Public safety is a community responsibility

Thanks are in order for Chief of Police Charlie T. Deane due to his gracious invitation to discuss crime prevention efforts in Prince William County. He took an hour and a half out of his busy day to answer my questions and share a wealth of insight and information.

My last column noted that the 2002 PWC Citizen Satisfaction Survey showed that 80.5 percent of respondents expressed satisfaction with crime prevention programs, down from 85.1 percent in 2000. Citizens rated many county services considerably higher, several significantly lower. Right or wrong, nearly 20 percent of the 2002 respondents perceived that we need to improve crime prevention.

Chief Deane provided important context to this issue. He noted that the average for citizen satisfaction with crime prevention over the last eight years is 83 percent, vice the 80.5 percent for 2002. Accordingly, we did not observe a statistically significant downturn in citizen satisfaction in this area in 2002. Chief Deane and I agreed that while it is unrealistic to ever expect this rate to approach 100 percent, we all want to do more to improve citizen satisfaction with crime prevention efforts.

Chief Deane also appropriately highlighted that 93 percent of the citizens surveyed were satisfied with police services overall and that after Sept. 11 police resources focused on terrorism preparedness and the anthrax scare, inevitably reducing the resources available for crime prevention activities. He also noted that when comparing police service ratings to fire service ratings it needs to be kept in mind that, by the nature of the job, police often perform in an adversarial environment, whereas, most fire prevention and medical rescue functions are activities focused almost exclusively on helping people.

Chief Deane also presented data showing that aggregate crime rates per 1,000 residents in PWC declined in the last few years. That is good news; however, he also showed a graphic that supported my previous assertion that there are certain neighborhoods on both ends of the county that are more crime prone. The graphic showed a clustering of drug related arrests in several neighborhoods.

Despite the positive contextual data described above, the public perception persists that we need to improve crime prevention efforts in Prince William. How can we best improve the reality and the perception of crime prevention? First, as I suggested in my last column, our elected officials should start by providing the funds needed to hire more public safety officers and by aggressively pursuing all available revenue sources, such as state and federal grants. The Police Department, by all accounts undermanned, needs more officers. Over the last several years Chief Deane has routinely requested 20 new officers annually to keep pace with population growth. Provide full funding for these 20 officers and hold Chief Deane accountable for training and employing them to effectively fight crime.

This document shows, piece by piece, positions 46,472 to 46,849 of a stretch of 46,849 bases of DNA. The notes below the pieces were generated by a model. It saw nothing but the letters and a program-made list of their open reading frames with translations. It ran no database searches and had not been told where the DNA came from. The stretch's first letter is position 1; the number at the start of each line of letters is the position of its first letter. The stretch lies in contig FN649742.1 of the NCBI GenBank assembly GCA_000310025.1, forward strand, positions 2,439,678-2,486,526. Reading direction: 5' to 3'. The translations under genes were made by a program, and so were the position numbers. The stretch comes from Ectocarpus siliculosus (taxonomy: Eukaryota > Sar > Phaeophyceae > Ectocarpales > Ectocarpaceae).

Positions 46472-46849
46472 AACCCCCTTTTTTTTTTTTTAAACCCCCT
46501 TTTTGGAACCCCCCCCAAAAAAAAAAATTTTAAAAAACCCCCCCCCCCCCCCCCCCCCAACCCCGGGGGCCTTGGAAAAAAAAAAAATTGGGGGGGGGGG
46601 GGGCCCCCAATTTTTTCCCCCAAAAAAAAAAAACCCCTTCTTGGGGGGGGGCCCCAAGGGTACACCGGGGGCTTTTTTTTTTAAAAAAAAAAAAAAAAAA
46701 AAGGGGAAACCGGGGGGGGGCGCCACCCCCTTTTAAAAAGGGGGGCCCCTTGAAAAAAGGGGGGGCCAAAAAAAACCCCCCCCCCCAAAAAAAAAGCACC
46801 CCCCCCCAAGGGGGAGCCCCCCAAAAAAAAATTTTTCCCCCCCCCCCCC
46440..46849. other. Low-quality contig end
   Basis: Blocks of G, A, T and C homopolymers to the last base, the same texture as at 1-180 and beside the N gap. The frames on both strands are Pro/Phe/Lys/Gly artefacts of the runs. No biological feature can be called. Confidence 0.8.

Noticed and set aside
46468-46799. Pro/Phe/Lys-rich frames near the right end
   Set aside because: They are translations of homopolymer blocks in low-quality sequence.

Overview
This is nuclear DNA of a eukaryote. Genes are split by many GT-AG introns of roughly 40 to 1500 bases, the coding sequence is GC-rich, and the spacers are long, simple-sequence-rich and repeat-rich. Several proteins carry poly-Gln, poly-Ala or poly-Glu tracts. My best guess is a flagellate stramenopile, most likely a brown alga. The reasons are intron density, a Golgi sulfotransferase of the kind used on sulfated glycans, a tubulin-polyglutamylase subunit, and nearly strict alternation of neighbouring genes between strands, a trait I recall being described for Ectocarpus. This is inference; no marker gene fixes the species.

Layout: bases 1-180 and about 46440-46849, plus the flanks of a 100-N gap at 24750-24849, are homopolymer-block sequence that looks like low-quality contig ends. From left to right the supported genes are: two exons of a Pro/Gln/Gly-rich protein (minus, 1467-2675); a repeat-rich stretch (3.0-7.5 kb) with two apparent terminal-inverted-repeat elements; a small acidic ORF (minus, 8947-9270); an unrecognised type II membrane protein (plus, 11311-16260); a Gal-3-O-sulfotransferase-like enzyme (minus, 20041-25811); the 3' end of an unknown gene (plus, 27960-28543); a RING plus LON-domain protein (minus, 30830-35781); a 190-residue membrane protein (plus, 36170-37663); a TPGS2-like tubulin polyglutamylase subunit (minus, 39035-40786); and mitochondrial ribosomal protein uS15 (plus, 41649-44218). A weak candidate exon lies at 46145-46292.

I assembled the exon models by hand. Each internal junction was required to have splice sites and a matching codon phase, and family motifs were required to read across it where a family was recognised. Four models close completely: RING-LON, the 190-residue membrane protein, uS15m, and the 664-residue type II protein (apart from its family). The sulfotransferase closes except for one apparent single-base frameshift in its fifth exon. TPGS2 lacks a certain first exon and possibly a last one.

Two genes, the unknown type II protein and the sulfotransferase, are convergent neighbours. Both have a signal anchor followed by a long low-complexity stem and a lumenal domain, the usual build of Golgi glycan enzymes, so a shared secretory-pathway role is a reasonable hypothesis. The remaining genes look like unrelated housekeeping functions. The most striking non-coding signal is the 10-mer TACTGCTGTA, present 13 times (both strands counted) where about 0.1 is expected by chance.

Increased funding is never a “cure-all” for any governmental challenge. Real solutions require no-nonsense management that employs all resources effectively and efficiently, holds the right people accountable, and demands that taxpayers get full value for their contribution to the common good.

Like most societal issues, we citizens also have responsibilities in crime prevention. For example, there are 173 county neighborhoods that have a “neighborhood watch” but there are several that do not. Huh? Those neighborhoods without a neighborhood watch may as well post signs saying “Criminals Welcome Here!” Perhaps the residents of these neighborhoods feel safe and that such efforts are unnecessary. Such complacency invites disaster. Something to look for in 2003. Chief Deane and his experts are mulling over how existing neighborhood watches can be made more attentive to potential terrorist pre-strike activities.

The PWC police department offers a wide range of opportunities for citizens and businesses to learn more about law enforcement and crime prevention. Residents can attend the Citizen Police Academy and classes at Crime Prevention Centers in the Potomac Mills and Manassas malls. Police perform home security surveys for any county resident free of charge. Rape prevention and personal safety programs are also available. For more information, see the Police Department’s crime prevention programs at: “”

This column focuses on crime prevention techniques used to stop criminals at the point where criminal intent transitions to criminal behavior. Of course, there a wide range of societal “causes” that prompt people to develop criminal intent, including the failure of some to adequately parent their children, the breakdown of families, weak schools and insufficient job opportunities. These human challenges warrant a wide range of public policy solutions, including increased funding and accountability in public education. Enacting “feel good” legislation that posts “values” signs in our public schools will have negligible effect inculcating appropriate values in our children. That is a job for parents and for quality teachers who say infinitely more by the power of their personal example than by pointing to a sign on the wall. But that is a discussion for another day …

Rick Coplen welcomes your feedback. You can reach him at [email protected]

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